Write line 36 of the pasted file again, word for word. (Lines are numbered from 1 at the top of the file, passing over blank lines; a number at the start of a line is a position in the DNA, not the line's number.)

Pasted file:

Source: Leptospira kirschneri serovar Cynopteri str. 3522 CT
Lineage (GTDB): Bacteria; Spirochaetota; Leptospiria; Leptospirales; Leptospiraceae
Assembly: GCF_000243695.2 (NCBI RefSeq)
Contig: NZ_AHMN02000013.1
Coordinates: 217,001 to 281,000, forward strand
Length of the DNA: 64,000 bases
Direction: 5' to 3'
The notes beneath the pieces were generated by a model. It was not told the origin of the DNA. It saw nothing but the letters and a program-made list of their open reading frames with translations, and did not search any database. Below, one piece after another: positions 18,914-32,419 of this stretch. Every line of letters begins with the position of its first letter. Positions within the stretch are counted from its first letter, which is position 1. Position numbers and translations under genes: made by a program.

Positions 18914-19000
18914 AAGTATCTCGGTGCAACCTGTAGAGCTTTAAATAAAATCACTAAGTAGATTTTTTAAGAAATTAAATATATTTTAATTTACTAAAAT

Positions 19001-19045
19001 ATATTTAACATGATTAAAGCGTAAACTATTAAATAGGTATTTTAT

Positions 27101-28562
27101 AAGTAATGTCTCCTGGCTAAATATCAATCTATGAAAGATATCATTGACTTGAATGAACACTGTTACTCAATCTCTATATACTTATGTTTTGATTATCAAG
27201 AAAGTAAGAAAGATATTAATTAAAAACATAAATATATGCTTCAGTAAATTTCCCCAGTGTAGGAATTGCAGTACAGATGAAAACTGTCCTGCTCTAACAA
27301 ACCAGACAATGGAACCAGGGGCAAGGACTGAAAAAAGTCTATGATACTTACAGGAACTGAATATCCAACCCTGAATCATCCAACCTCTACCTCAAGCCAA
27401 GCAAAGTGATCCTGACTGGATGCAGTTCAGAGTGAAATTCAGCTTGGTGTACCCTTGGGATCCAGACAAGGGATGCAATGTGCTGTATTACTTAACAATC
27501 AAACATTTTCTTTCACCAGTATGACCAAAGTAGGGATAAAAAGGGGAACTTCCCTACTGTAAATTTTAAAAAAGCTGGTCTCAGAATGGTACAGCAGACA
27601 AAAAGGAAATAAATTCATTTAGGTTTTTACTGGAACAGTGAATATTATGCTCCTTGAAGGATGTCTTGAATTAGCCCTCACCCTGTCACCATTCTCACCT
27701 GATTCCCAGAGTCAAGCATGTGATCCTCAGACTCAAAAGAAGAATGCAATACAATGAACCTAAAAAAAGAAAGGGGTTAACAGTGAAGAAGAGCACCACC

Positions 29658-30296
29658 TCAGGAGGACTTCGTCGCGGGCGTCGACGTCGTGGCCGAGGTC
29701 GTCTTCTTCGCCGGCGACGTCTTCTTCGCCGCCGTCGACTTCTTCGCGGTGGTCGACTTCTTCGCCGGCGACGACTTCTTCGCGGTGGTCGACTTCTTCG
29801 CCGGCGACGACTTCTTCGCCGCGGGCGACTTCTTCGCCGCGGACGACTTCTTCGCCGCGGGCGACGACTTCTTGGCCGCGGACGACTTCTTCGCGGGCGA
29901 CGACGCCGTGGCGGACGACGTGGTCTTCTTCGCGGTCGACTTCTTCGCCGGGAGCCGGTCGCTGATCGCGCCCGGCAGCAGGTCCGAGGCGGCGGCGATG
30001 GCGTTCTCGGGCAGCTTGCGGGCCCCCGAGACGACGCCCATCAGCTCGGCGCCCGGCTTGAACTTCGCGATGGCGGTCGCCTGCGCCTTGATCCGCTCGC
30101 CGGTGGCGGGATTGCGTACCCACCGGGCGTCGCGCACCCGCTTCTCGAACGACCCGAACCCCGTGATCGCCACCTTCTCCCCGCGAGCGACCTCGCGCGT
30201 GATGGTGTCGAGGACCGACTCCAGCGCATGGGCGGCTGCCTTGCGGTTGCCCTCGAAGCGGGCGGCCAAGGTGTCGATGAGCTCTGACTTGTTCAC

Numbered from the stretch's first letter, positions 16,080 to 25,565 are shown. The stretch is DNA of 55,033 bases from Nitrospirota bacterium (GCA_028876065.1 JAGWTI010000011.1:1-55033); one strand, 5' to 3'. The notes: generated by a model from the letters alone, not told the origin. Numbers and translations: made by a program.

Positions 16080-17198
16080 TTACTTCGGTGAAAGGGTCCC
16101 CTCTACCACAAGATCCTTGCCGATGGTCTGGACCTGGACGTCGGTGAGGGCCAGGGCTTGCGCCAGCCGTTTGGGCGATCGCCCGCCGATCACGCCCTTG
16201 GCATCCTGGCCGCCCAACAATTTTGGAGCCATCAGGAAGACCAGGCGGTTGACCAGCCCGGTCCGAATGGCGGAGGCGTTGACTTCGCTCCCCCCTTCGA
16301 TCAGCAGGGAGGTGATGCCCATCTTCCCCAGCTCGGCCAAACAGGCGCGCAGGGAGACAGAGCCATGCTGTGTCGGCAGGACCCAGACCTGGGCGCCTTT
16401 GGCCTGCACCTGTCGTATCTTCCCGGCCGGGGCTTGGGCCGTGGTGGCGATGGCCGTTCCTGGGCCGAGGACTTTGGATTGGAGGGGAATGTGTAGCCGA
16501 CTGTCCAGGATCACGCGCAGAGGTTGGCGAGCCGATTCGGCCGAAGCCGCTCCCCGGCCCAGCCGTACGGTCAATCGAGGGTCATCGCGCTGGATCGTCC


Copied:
16501 CTGTCCAGGATCACGCGCAGAGGTTGGCGAGCCGATTCGGCCGAAGCCGCTCCCCGGCCCAGCCGTACGGTCAATCGAGGGTCATCGCGCTGGATCGTCC